During peak demand times manufacturers of consumer products know they have to get it right or else. Many simply miss the opportunity for a significant sales uplift, while others deliver product late, resulting in extensive write-offs and mark-downs.
The ability to match demand and supply across the dimensions of time and consumer preference is increasingly critical. With new product introduction at an all time high and shelf space creeping along at 3% to 5% growth, retailers have very little patience for manufacturers who can't meet their needs. Upstream collaboration between manufacturers and retailers is not enough; what is critical now is aligning the speed of downstream information with the velocity of the business.
From Wal-Mart's early days of Retail Link, to online trading capabilities of the 1990s, to building a common product-speak in UCCNet and Transora to GS-1, significant investments are being made in manufacturer-supplier alignment. For many, these investments have yielded good results and have significantly improved relationships. Yet, the frequency of shelf shortfalls indicates that there is still room for improvement.
Collaboration in the 21st century must be a tightly coupled relationship, not only between retailer and manufacturer, but also between manufacturers and all downstream suppliers and stake holders; including logistics, raw material, sub-contractors, packaging and quality / validation services and yes, even legal and finance. With so many potential points of failure, driving the right product to the right place, at the right time and at the right cost requires laser focus on these downstream components.
Digging deeper, we see four key issues and trends:
- A root cause for missed delivery dates is the inability of a raw-material suppliers or fill-to-kit sub-contactors to have real-time visibility into a manufacturer's constantly changing demand plan in order to adjust a commit-to-promise. Similarly, packaging suppliers must align production, delivery and, in some cases, design and art to support a manufacturer that has tight schedules, while at the same time needs to reduce non-finished goods inventory, warehouse space and cost. Supplier visualization solutions coupled with supplier management integrated into demand planning can provide the requisite closed-loop system needed to transition to a just-in-time (JIT) environment. No manufacturer wants two million Christmas product wraps being delivered on December 26, while the finished goods have been ready since the 19th to hit the shelves on the 21st. Right product, right place; wrong time.
- How many times have you heard, "it's being loaded," "it's already in transit" or "it's at the dock and you'll get it on time" -- only to miss the date, with the all the associated business ramifications? Why is there such sensitivity to monitoring the shipment of finished goods without similar emphasis on tighter visibility into supplier transit status? Today's transportation solutions, with strong linkage to shipper systems can provide downstream visibility and the ability to take the appropriate remedial action. More so, linking real-time transportation variances into product schedules can be an early warning system for identifying significant delivery issues. Knowing that a shipment will be arriving one day late allows the master scheduler to realign the production run, including the potential need to add a second or third shift. It provides the critical data needed to manage both delivery and costs while maximizing plant effectiveness and efficiency.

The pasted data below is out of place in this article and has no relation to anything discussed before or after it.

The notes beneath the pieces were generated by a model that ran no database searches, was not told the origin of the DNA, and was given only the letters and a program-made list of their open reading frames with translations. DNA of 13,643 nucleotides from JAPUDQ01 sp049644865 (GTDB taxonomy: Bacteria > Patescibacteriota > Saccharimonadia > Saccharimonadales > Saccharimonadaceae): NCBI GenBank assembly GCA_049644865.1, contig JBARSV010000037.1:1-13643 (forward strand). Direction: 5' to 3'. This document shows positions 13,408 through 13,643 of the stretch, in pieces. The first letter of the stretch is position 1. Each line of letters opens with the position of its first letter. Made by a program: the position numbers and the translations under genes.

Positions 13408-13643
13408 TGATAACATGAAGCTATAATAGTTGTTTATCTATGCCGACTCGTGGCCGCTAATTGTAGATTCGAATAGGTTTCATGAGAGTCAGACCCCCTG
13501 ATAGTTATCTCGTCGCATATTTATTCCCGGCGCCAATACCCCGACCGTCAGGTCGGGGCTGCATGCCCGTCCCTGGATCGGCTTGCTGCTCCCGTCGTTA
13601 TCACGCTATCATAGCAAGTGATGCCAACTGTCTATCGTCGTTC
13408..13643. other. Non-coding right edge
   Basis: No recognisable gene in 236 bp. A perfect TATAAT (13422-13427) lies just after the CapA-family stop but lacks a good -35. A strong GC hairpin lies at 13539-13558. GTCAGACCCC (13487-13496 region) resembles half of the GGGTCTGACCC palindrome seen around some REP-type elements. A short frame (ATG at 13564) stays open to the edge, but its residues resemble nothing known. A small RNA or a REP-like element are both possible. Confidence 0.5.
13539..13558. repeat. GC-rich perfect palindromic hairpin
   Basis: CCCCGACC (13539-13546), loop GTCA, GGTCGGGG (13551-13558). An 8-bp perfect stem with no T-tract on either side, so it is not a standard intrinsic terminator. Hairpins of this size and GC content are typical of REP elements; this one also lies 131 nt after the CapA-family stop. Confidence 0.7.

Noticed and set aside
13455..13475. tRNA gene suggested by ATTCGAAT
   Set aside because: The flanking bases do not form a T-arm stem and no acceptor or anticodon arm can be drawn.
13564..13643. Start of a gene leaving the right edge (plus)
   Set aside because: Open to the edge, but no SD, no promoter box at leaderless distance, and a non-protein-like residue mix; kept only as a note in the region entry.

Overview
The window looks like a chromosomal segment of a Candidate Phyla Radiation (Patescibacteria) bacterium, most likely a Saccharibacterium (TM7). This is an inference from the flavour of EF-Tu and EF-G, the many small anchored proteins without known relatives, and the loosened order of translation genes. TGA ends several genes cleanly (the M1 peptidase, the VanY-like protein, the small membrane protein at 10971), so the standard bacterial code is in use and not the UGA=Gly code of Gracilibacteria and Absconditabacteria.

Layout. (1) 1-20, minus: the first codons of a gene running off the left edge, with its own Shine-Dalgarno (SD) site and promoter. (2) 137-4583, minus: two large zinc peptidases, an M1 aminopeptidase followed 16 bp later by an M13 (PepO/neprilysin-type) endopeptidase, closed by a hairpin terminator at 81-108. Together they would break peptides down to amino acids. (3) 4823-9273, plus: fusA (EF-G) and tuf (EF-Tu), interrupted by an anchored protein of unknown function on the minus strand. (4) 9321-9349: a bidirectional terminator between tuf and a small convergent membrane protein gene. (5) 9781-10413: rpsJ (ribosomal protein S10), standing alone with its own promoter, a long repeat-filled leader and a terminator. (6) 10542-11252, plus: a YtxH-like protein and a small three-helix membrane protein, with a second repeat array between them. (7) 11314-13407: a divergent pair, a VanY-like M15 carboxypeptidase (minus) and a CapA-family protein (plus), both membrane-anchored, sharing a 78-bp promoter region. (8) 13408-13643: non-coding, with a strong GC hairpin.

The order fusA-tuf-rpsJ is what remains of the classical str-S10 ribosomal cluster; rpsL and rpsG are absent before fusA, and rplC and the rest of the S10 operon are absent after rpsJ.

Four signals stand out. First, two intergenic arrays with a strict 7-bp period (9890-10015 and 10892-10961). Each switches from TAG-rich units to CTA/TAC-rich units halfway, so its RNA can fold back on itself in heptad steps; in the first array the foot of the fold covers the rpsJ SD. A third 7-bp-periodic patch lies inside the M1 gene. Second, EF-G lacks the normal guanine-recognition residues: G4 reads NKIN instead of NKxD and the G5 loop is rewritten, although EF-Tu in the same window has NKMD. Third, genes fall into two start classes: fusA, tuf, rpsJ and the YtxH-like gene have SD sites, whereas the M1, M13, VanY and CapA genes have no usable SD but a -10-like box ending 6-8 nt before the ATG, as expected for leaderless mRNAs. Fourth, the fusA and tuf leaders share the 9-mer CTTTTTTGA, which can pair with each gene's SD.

- Does supplier material meet quality standards and can you suppliers prove it? 2007 saw quality scandals in the pet food and toy industries that resulted in catastrophic public relations and financial impact. Many trade organizations are now creating policy and validation programs. As the middle person in the supply chain, are you ensuring that your suppliers are meeting quality rules and their reporting solutions are being validated? Remember this: As the supplier, you hold the liability. Accordingly, manufacturers must mandate that their suppliers have enabling systems and processes in place that meet both customer and regulatory mandates.
- Many orders are missed for reasons outside of product readiness: letters of credit are in error, quality assurance liability bonds have not been signed off by legal, and one delay after another causes raw material or contract manufactured products to sit and wait. Support organizations are not in the critical path until they are the bottleneck. And, when the root cause is identified everyone in the organization is befuddled how it happened. Key take-a-way: The right process is as critical as the right price.
Looking at these four key pain points together, it becomes apparent that retailer-to-manufacturer collaboration gets attention and continues to move in the right direction, while downstream collaboration is has been neglected. The downstream network is significantly more complex, with as many as 30 to 50 suppliers contributing to a single product before it gets to the customer. Integrating supply chain execution with financial management, manufacturing and quality processes enables a manufacturer to consistently meet demanding customer delivery requirements at the right cost. Solving the dilemma requires a solution that supports best practices for supplier visibility and collaboration.
Phil Friedman is vice president, Consumer and Life Sciences, QAD, Inc. QAD is a provider of enterprise applications for global manufacturing companies. Manufacturers of automotive, consumer products, electronics, food and beverage, industrial and life science products use QAD applications at approximately 6,100 licensed sites in more than 90 countries and in as many as 27 languages. www.qad.com.